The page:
Sometimes saying goodbye really is tough. I’ve been playing Sphinx’s Revelation decks for what seems like an eternity now, and while I had to deal with the
departure of Snapcaster Mage, now I must also say goodbye to the big one. Sphinx’s Revelation’s power level is through the roof, and it is very unlikely
control will be getting such a powerful, instant-speed card draw option again anytime soon. Sphinx’s Revelation changed how we build our control decks, as
it would give any deck that could survive ultimate inevitability. Decks like Floch’s deck from the Pro Tour – pure control with only one, slow win
condition – haven’t been possible in a very long time, and control is very likely going to have to shift into being more threat or planeswalker based
without such a haymaker of a card draw spell.

Once Sphinx’s Revelation is gone, we are going to have to turn to other card advantage avenues, like planeswalkers or other, more humble forms of card draw
like Jace’s Ingenuity – which is a card I really like.

Also leaving are the rest of the Azorius spells like Azorius Charm and Detention Sphere, but the biggest hole is going to be left by Supreme Verdict. The
four mana Wrath of God has been a staple in Magic since the very beginning, and even if it was called Day of Judgment, Mutilate, or Damnation, every player
knew that a control deck had the power to reset the board. Supreme Verdict has a major factor in how a format shapes up, and without it, we are currently
left with these cards as sweepers:

Honestly, putting Extinguish All Hope, or any conditional and/or expensive sweeper on this list, is extremely generous. Unless there is a suitable
replacement for Supreme Verdict in Khans of Tarkir, things are going to be very tough for control, and Standard is going to be a very on-the-board kind of

While I don’t have a lot of experience playing Domri Rade, I have a ton of experience playing against it, and it has been miserable. Domri has been a
fantastic way for creature decks of all kinds to keep up with the plethora of removal that control decks play, and the threat of his ultimate presents
another non-creature threat that must be dealt with. His cheap cost and versatility in other matchups with his fight ability have made him a staple for
almost the entirety of his stay in Standard.

Without a card like Domri, creature-based aggressive and midranged decks are going to need to either speed up and kill faster to overcome potential card
advantage discrepancies, or find another avenue to keep them resilient in the face of removal.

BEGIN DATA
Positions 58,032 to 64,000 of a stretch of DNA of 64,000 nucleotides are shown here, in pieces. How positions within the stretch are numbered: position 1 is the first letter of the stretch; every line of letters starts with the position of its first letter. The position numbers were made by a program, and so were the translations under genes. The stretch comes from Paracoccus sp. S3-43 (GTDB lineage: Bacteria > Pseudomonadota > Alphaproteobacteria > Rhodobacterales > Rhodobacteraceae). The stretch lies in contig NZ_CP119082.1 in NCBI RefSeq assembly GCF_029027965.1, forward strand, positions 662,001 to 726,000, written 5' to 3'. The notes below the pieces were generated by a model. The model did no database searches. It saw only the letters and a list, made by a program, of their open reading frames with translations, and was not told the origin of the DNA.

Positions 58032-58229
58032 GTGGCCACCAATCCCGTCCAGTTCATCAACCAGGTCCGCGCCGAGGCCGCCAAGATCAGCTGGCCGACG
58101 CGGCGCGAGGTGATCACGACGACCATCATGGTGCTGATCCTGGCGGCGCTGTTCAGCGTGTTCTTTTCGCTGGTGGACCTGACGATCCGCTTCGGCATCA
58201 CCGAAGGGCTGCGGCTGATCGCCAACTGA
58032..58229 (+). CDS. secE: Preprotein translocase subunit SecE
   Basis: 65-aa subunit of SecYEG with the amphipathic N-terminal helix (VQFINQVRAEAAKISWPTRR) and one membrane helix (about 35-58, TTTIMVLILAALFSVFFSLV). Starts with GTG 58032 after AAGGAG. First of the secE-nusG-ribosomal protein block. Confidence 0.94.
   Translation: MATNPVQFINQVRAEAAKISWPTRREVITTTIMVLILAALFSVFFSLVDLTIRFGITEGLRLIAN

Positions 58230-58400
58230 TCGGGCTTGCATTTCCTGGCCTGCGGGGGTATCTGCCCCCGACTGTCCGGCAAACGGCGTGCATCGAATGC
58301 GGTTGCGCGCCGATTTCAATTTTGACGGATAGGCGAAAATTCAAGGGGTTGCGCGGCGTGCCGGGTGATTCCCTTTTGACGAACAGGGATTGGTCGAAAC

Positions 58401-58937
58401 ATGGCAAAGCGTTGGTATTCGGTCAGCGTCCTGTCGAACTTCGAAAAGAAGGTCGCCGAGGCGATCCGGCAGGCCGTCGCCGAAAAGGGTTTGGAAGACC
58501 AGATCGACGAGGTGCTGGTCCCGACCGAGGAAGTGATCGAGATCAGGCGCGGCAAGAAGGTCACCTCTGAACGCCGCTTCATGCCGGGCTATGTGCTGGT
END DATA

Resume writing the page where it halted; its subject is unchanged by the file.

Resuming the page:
While Nightveil Specter took a little while to catch on, it has proven to be one of the undisputed backbones of Mono-Blue Devotion, and a major player in
Mono-Black Devotion for the majority of the format. Being a high class threat that has evasion, was difficult to kill, and provided an amazing three
devotion for only three mana made it a linchpin in these decks. Without it all the other cards in these decks get worse.

In fact, this brings us to perhaps our strangest point of the day.

of the devotion based decks get much worse.

This, of course, is very odd, as one of the most obvious truths about a major block rotation is that typically the mechanics from the block staying in the
format end up seeing more love because they don’t have to compete with the previous block anymore. Once Khans of Tarkir hits, 60% of all the sets in
Standard will be from Theros block, which would seem to put a premium on all of Theros Block’s synergies.

Yet, many of the best devotion enablers are actually not in Theros at all, but plants from Return to Ravnica Block:

All of these cards, along with Nightveil Specter, Ash Zealot, Precient Captain, and Tidebinder Mage, really are the meat on almost all of the existing
devotion decks. Thassa, God of the Sea and Master of Waves are amazing Magic cards… as long as you can provide them with enough good devotion to actually
be effective. Very few Nyxthos, Shrine to Nyx decks have existed without the explosive power of Burning-Tree Emissary, and Boros Reckoner has fueled both
Nyxthos and Fanatic of Mogis alike. Even Grey Merchant of Asphodel is much less threatening without the difficult to remove Underworld Connections sitting
around on the table.

M15 and its mild artifact theme definitely did nothing to help this, and with Khans of Tarkir being a multi-colored ‘wedge’ set, it doesn’t seem that
likely that any devotion help will be there either. This means that the gods and other devotion cards likely get much worse, and that it looks like power
is going to be trumping synergy at least at first.

Most of the powerful pillars of Standard were from Return to Ravnica, and with that block on its way out we are looking at a major shakeup come Khans of
Tarkir. Figuring out what these holes are, and then what is available to fill them from the new set is one of the most important aspects of set evaluation,
and this sort of evaluation makes it much easier to digest a new set once spoilers start showing up.

While I’m not going to miss Sphinx’s Revelation as much as I’m gonna miss Jeets in pinstripes, it is going to be tough to see so many familiar cards go.
What cards are you going to miss the most?